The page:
Northern Ireland

Police treat mocking bonfire sign as 'hate incident'

Anti-internment bonfire Image copyright David Taylor

A sign placed on a bonfire that mocked the death of a victims campaigner's father is being treated by police as a "hate incident".

The sign, which said "Willie Frazer have you found your daddy yet?", was put on a bonfire in Newry, County Down.

Willie Frazer's father Bertie, a part-time UDR soldier, was killed in an IRA gun attack in Ballymoyer in 1975.

The PSNI said: "The display of this material has been perceived as offensive and distasteful."

Speaking to the BBC's Good Morning Ulster programme, Mr Frazer said he was "disgusted" by the sign.

"There are grandchildren and great grandchildren seeing this, and they're asking 'what is this all about?'," he said.

In a statement, the PSNI said: "We recognise the hurt and frustration that this has caused to many in the community.

"Should evidence come to light that a crime has been committed and suspects identified, they will be brought before the courts," they added.

Condemnation

DUP leader Arlene Foster tweeted that she had spoken to Willie Frazer "about the vile sign" placed on the bonfire.

"Such hate-filled actions compound the pain caused by the terrorists who inflicted such heartache on the Frazer family," she said.

Irish Foreign Minister Simon Coveney said it was "disgusting and should be condemned."

Representatives from the UUP, SDLP, Alliance, Sinn Féin and the DUP also spoke out about the incident.

UUP councillor David Taylor, who said he witnessed the sign on the bonfire, said: "The Frazer family have suffered greatly at the evil hands of republicanism terrorism and it is completely unacceptable that they should have to tolerate this despicable behaviour."

He said he has reported the sign to the PSNI.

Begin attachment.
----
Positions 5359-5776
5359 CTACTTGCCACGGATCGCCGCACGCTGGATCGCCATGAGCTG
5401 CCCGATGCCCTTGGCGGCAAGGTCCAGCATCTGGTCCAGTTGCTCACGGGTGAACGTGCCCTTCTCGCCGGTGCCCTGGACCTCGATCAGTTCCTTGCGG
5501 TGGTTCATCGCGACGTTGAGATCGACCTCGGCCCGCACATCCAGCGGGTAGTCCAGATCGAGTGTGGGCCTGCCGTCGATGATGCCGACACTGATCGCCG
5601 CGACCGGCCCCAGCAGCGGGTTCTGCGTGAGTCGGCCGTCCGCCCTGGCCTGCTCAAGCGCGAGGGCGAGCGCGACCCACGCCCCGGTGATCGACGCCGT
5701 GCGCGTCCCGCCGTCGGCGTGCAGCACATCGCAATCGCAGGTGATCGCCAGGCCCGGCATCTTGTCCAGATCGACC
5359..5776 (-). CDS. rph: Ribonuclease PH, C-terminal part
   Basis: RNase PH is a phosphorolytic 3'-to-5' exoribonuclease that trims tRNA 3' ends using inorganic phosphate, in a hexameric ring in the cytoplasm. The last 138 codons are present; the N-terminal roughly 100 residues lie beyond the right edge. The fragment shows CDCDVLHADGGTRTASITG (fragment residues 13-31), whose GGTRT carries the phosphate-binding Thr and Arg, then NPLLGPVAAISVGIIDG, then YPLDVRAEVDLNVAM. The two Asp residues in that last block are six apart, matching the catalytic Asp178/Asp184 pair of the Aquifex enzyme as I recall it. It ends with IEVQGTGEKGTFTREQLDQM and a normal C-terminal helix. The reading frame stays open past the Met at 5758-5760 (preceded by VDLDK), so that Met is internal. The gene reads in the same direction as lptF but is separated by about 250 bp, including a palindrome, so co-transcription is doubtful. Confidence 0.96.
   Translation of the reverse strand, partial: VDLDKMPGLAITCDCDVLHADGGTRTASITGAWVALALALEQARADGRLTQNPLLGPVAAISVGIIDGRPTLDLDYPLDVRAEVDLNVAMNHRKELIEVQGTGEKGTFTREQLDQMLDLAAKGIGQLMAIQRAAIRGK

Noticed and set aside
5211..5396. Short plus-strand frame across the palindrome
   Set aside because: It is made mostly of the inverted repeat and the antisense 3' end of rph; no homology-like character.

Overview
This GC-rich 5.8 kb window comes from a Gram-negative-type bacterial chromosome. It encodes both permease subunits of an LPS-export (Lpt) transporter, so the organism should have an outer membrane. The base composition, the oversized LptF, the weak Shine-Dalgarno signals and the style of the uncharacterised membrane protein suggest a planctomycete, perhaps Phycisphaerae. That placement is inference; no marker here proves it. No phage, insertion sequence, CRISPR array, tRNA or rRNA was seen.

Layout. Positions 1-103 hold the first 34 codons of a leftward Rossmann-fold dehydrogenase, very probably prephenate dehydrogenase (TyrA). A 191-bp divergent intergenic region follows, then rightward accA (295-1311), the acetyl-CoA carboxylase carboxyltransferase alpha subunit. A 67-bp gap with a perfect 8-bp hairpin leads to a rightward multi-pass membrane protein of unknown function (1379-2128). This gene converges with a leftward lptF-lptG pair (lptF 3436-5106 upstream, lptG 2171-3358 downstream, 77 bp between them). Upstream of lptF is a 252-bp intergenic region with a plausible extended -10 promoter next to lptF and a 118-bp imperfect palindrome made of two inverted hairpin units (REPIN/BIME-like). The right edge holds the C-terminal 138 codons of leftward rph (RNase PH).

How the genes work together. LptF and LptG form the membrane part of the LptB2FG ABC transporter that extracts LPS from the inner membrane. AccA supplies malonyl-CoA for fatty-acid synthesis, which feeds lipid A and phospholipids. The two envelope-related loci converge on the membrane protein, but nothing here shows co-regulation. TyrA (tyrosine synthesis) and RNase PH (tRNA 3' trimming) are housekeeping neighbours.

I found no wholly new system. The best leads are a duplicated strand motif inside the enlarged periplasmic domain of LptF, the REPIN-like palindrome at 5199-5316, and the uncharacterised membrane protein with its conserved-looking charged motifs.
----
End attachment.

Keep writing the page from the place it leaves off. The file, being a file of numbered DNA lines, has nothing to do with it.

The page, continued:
Anti-internment bonfires are built in some republican areas to mark the anniversary of the introduction of internment without trial in 1971.

Image copyright Pacemaker
Image caption Willie Frazer is a campaigner for victims of Troubles violence

Sinn Féin said those who put up the sign were not "acting in the name of republicanism".

"Such actions are hate crimes and must be eradicated," said Sinn Féin MP Mickey Brady.

"This so called anti-interment bonfire has nothing whatsoever to do with the legacy of internment.

"It is anti-republican, and does not celebrate any aspect of Irish national identity or cultural traditions."

'No tolerance'

Mr Brady's comments were echoed by SDLP MLA Justin McNulty who said that the SDLP believed the actions "do not reflect the true meaning of what it means to be an Irish republican".

He added: "Those responsible should be ashamed of themselves. In 2018 there can be no tolerance for such hate in our society."

Alliance leader Naomi Long said: "There is no place for any sectarian, divisive conduct in our community. The source - republican or loyalist - is irrelevant."

DUP MLA Christopher Stalford described the sign as "evil."

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